Tips: Book Planning

Ever be cranking along on your work-in-progress (WIP) without a care and suddenly realize that your timeline is all discombobulated? Juggling numerous characters with a different point of view (POV) in each chapter has finally caught up with you. Don’t you hate it when that happens? I know I do.

This kind of thing is bound to occur, especially if you have characters who whisk off to far-away lands – which means you need to incorporate the gaps created by lengthy air travel as well as time zone changes. What a mess!

Here’s a handy little tip for you which costs nothing. In fact, it’s so simple that it may strike you as stupid initially, but sometimes simplifying is exactly what’s needed when a project goes out of control.

Not only will this help you put your book in a linear context, it will also help you catch duplicate chapter numbers, chapters missing titles (if you use them), chapters with inconsistent POVs, gaps in time, overlaps in time, and even, possibly, loose ends. Okay, okay, I’ll get to it already. All it is – is a simple spreadsheet. I know no one told you there would be math involved, but it’s okay. The only math you really need to know is how to read a clock. Is that even math?

Open your spreadsheet program. I use MS Excel 2010. Now, I’m using a spreadsheet instead of a table in a word processing document because it’s easier to sort and move things around. And, if you decide you need an extra column or row, you’ve already got it at your disposal instead of having to create more. It’s just simpler.

Put in the title of your book and create whatever columns you think you’ll need. Again, the beauty of a spreadsheet is that it’s so easy to add, delete, and move rows and columns if you feel you need to – so it’s no sweat if you realize you need more as you go along. Add your chapter numbers under that column. Hint: you don’t have to type them all in. Just do a simple formula using the cell above it +1, hit copy, and paste it down as far as you want – and voila! All your chapter numbers. I personally don’t title my chapters, but I thought that might be useful to some – so that’s in column two. It’s my first time writing a book with multiple POVs, so I want to track and make certain I don’t accidentally have the same character’s POV two chapters in a row. Setting can be important if you have your character in Seattle in the morning and twenty minutes later, he or she is in Boston. What?! And, of course, if you have some characters in England and some in Vancouver, that’s going to be make a difference time zone-wise.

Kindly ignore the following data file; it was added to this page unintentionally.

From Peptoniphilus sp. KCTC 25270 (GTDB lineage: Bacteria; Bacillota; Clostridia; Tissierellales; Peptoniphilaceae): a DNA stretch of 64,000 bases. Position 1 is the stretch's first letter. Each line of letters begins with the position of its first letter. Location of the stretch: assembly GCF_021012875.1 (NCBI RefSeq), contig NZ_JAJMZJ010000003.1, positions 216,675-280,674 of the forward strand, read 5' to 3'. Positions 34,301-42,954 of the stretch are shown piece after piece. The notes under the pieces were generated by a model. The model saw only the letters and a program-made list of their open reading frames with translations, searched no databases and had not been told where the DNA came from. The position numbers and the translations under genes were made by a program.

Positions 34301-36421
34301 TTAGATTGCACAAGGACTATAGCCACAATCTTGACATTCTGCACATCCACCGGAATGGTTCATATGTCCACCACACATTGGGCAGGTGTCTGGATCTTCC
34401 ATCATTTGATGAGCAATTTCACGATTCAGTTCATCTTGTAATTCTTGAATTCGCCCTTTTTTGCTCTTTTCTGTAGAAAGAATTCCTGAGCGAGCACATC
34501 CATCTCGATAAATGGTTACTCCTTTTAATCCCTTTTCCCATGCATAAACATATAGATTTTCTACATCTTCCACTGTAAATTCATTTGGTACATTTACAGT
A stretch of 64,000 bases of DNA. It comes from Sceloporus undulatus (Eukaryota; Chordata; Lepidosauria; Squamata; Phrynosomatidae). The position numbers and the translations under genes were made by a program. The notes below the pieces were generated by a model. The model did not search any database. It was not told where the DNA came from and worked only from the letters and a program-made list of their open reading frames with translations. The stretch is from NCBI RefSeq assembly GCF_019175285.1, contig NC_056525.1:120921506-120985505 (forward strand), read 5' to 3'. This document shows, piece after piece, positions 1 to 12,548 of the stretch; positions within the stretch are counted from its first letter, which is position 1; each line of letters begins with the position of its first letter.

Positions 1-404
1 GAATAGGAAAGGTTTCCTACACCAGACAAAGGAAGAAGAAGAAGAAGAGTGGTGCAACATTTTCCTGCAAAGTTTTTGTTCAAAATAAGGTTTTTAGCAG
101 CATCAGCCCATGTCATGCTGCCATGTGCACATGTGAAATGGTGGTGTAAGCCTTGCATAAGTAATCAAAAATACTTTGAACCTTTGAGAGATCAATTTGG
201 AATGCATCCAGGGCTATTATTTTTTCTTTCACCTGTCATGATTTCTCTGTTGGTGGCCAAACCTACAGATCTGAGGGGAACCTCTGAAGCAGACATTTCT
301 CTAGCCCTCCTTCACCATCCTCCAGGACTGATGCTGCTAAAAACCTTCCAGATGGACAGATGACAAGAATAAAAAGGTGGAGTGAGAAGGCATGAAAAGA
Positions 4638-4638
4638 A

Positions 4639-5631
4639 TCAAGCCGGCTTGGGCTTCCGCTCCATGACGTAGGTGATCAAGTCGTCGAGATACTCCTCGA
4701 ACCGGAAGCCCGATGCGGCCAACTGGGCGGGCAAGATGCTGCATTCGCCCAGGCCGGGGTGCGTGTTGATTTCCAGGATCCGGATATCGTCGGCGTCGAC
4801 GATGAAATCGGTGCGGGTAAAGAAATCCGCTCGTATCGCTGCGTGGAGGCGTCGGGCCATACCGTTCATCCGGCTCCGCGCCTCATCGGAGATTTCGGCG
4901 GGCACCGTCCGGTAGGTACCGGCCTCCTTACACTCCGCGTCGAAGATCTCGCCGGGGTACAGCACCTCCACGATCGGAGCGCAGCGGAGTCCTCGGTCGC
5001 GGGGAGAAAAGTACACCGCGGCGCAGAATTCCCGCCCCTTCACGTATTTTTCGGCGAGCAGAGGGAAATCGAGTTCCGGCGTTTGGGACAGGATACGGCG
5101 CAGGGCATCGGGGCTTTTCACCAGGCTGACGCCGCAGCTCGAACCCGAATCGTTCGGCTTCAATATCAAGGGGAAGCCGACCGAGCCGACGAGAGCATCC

Other things you can track using the spreadsheet include, but are not limited to, chapter word count (if you care about them being of comparable length), key conflict (helpful when writing your book description), or whatever else suits your fancy. The cool thing about inputting chapter word count is that you can quickly and easily total your book’s length and chart your progress. Now, I know that most word processing programs will give you a word count total – but that’s only if you write your book in ONE document. Since I write out of order (I know a lot of authors do), I tend to make a different document for each chapter. This way, I can easily see how far along I am in the book.

I found this technique particularly useful when I was writing Lust for Danger, when Special Agent Night was chasing bad guys across time zones and I was working full-time so I only had a few hours a night to write. Having something which helped me keep organized and showed my progress was invaluable. How would you use it?